Understanding the evolution of social systems, such as cooperative breeding, has been of major interest to biologists. Comparative work has identified several selective factors favoring sociality that receive significant support in global datasets. In this dissertation, I tested the importance of two of these hypothesized drivers independently, and peformed the first comparative analyses of multiple potential drivers of cooperative breeding. First, I investigated the relationship between cooperative breeding and brood parasitism at a global and regional scale. I found a strong correlation between the two that may be due to brood parasites being attracted to cooperative breeders rather than by parasites driving the evolution of sociality, as previously supposed. Second, I tested the relationship between promiscuity and social system, using relative testis size as measured from museum specimens as a proxy for mating system. This greatly increased the sample size (by an order of magnitude) over genetic measures of promiscuity and eliminated a strong bias towards data on species from the northern hemisphere. While there were some discrepancies among analyses, I found that cooperative breeding and relative testis size exhibited the negative association expected under indirect benefits models of the evolution of cooperative breeding, despite my less biased and much larger sample of species. Finally, I combined five factors previously suggested to be important in the evolution of cooperative breeding into a single comparative analysis to determine the relative importance and interactions among them. Correlations between cooperative breeding and these predictors were highly dependent on the phylogenetic tree and choice of analysis, but favored a positive association with brood parasitism overall with little support for interactions. I make recommendations for ways forward toward better understand the evolution of cooperative breeding in a comparative framework.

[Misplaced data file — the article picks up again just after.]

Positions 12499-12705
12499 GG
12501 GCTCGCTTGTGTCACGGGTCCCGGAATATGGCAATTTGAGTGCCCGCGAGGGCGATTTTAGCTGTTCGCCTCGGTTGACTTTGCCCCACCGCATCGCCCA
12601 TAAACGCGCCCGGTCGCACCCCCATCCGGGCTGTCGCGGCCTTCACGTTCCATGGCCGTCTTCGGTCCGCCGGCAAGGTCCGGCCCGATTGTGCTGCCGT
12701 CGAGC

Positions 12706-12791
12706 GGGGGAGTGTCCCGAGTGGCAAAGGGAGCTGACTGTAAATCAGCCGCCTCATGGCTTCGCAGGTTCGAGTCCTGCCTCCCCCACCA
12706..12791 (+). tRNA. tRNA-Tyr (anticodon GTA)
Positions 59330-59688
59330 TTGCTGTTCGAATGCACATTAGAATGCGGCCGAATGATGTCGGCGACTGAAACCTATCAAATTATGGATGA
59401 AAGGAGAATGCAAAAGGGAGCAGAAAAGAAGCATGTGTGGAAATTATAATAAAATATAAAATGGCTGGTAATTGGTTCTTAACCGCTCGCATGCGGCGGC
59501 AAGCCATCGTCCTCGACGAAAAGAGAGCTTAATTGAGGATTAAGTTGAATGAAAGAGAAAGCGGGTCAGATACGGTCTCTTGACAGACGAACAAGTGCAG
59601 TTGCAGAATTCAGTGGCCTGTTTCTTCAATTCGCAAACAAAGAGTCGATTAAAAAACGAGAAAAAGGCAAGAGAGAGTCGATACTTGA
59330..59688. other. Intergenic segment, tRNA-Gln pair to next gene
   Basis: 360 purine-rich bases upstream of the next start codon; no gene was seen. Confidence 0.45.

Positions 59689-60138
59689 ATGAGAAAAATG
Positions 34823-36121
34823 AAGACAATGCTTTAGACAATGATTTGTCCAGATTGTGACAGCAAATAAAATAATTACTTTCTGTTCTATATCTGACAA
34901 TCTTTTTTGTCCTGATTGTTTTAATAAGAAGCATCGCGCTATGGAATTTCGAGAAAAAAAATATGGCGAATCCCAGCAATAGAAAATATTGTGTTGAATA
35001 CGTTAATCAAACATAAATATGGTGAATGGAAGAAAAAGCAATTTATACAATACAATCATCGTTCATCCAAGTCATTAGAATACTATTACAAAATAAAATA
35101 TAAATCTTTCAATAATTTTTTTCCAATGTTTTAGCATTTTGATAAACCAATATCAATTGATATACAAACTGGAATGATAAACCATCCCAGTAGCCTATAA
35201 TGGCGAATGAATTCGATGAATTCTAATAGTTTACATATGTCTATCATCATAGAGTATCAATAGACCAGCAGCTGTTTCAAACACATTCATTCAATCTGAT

University of Minnesota Ph.D. dissertation. December 2015. Major: Ecology, Evolution and Behavior. Advisor: F Keith Barker. 1 computer file (PDF); ix, 132 pages.
Testing for Demographic and Ecological Forces as Drivers of the Evolution of Cooperative Breeding in Birds.
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